Our assignment this week in CEP 811 was to explore our Maker lesson plan through the lens of Universal Design for Learning (UDL). My original lesson plan was created using the UDL framework because that is the preferred format in my district, so I am instead looking at my lesson through the lens English Language Learning (ELL).
My original lesson along with the ELL modifications can be found here.
The three primary strategies for improving the learning experience for ELL students are drawing upon their funds of knowledge, using a multimodal multiple literacy approach to instruction, and allowing for the creation of a third space.
Funds of knowledge are the resources that students have at home and with their families to support their learning at school (Spence, 2009). I revised my lesson to more explicitly allow students to use these resources. I now give students the opportunity to talk about constellations and sky stories that are familiar to them as different cultures have different mythologies of the night sky.
A change in personal practice related to funds of knowledge that is difficult to state on the lesson plan is allowing students to discuss their work using their native language. In the past, I have encouraged students to participate in discussions using only English for practice purposes, but de la Piedra (2010) found that students who discussed an English text using their native language related to the text in a more meaningful way than if they were forced to discuss in English. When the thinking was done in a language that was familiar, it allowed for deeper learning and better understanding which is ultimately the goal. This was probably my single biggest takeaway in my research.
I did not make any changes to my plans based on the Multimodal Multiple Literacy approach to instruction because Universal Design for Learning already builds in the practice of giving students multiple ways to gain information and interact with their learning. My lesson already allowed for a variety of literacies – traditional, digital, artistic, and scientific – as well as the chance to interact with learning in a variety of ways (multimodality).
Allowing students to develop a third space means giving them the opportunity to combine their home and cultural knowledge with their school based knowledge requirements in a way that feels safe and comfortable (Smythe, 2010). Frequently these times fall outside of the regular class times. In order to allow for the development of this third space, I modified my lesson to allow open lab times during recess, lunch and before and after school to give students less structured times to make these connections and interact with peers on a more casual level.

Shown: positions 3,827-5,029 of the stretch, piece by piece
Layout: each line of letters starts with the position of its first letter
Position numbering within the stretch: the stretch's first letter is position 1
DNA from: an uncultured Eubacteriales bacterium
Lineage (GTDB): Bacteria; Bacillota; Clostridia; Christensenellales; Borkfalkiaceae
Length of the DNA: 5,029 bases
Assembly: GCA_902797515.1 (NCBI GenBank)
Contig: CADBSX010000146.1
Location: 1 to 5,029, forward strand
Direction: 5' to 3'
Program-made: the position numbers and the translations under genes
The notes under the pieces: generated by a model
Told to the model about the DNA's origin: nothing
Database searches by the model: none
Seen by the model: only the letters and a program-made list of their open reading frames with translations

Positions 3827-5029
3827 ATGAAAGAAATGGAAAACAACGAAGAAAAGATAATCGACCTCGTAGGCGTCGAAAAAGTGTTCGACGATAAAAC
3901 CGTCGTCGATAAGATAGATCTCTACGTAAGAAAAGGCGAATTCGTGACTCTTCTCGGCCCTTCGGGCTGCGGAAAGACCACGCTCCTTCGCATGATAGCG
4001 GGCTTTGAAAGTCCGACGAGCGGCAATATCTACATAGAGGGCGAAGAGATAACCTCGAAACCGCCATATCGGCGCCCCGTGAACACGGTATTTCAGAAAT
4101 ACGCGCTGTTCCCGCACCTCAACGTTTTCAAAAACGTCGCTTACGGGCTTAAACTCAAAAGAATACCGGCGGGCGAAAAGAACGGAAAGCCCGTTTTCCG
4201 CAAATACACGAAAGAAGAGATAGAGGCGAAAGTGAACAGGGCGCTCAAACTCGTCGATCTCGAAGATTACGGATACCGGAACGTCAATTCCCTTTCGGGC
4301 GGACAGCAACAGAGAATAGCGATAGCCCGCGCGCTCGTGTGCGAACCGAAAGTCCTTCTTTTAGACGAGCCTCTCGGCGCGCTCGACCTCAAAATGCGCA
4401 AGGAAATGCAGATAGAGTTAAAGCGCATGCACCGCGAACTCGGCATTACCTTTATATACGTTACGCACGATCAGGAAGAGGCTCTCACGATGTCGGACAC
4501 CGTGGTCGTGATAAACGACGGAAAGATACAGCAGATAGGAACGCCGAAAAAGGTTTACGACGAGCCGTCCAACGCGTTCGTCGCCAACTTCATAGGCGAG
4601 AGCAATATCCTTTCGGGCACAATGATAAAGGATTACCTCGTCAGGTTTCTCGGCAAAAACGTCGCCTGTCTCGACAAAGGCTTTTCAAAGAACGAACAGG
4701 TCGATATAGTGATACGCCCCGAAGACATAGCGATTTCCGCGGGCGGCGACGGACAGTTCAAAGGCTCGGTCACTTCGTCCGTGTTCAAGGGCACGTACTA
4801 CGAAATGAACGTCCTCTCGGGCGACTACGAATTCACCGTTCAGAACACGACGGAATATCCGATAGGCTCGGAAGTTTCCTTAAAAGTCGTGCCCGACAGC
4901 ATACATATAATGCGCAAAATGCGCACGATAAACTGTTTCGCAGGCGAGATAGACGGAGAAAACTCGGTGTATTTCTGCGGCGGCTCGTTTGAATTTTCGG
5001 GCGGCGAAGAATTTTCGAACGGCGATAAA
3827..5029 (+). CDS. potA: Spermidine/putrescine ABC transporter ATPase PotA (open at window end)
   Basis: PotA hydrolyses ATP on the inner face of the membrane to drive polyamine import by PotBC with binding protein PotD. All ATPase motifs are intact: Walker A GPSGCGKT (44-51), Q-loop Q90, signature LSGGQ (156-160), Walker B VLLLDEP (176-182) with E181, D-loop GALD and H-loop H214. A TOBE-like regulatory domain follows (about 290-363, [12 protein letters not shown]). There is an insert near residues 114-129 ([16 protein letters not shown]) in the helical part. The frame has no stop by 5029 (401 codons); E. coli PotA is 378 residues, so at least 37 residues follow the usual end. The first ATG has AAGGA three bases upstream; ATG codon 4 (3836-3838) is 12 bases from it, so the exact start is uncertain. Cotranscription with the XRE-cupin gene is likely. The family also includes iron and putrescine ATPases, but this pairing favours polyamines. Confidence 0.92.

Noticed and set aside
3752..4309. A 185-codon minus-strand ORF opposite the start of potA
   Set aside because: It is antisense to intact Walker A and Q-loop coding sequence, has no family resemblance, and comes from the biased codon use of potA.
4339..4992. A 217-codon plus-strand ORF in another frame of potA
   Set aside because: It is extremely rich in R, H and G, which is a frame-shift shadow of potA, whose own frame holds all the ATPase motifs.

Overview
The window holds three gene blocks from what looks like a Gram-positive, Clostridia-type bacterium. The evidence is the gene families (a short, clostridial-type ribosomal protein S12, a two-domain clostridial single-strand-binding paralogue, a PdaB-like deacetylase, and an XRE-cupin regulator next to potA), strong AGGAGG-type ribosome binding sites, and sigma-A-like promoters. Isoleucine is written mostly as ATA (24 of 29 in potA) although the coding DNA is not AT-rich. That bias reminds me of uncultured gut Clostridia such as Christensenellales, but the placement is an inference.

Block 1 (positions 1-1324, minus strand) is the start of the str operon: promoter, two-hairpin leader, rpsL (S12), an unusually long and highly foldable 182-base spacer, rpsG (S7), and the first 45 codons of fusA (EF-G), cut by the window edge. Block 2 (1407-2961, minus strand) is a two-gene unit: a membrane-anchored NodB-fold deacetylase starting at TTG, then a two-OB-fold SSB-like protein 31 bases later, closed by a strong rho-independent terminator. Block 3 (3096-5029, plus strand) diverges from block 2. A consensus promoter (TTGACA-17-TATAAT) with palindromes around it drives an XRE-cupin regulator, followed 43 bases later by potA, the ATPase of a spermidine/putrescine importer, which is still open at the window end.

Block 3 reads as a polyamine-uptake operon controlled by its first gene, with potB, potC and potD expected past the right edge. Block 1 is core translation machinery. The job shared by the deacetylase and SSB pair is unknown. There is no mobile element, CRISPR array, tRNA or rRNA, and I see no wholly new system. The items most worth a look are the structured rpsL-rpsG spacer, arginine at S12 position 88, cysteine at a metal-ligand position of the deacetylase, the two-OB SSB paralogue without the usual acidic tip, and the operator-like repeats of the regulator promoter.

I really believe that by creating my lesson originally using the principles of UDL regarding multiple means of representation, engagement, and expression that the needs of English Language Learners in my classroom are met. UDL comes from an asset based view of students rather than a deficit based view which is the main idea behind the funds of knowledge. The teacher is acknowledging student assets and not relating to a student based on their English language deficit only. The multimodal multi-literacy approach is at the core of the multiple means of student involvement that is the basis of UDL. Creating opportunities for students to develop a third space also fits nicely into providing students multiple means of engagement. I feel that my original lesson was well designed to support ELL students, but the few tweaks that I made based on my research make it even stronger. I feel that the more important learning for me in this project are mindset reminders to look at the whole child because that whole is so much greater than the sum of the individual parts.
Please feel free to provide feedback in the comments section. My goal is to grow as an educator and a person and constructive feedback is at the heart of that growth.
Ajayi, L. (2009). English as a second language learners’ exploration of multimodal tests in a junior high school. Journal of Adolescent & Adult Literary, 52(7), 585-595. doi:10.1598/JAAL.52.7.4
de la Piedra, M.T. (2010). Adolescent worlds and literacy practices on the United States – Mexico border. Journal of Adolescent & Adult Literacy, 53(7), 575-584. doi:10.1598/JAAL.53.7.5
Hepple, E., Sockhill, M., Tan, A., & Alford, J. (2014). Multiliteracies pedagogy: Creating claymations with adolescent, post-beginner English language learners. Journal of Adolescent & Adult Literacy, 58(3), 219-229. doi:10.1002/jaal.339
Smythe, S., & Neufeld, P. (2010). “Podcast time”: Negotiating digital literacies and communities of learning in a middle years ELL classroom. Journal of Adolescent & Adult Literacy, 53(6), 488 – 496. doi:10.1598/JAAL.53.6.5
Spence, L.K. (2009). Developing multiple literacies in a website project. The Reading Teacher, 62(7), 592-597. doi:10.1598/RT.62.7.5
JiscInfoNet. (2007, February 27). Laptop Use, University of Cumbria (formerly St Martin’s College). [Online image]. Retrieved November 30, 2014 from https://flic.kr/p/zPxnZ Licensed under the Creative Commons Attribution-Non-Commercial -ShareAlike 2.0 Generic license.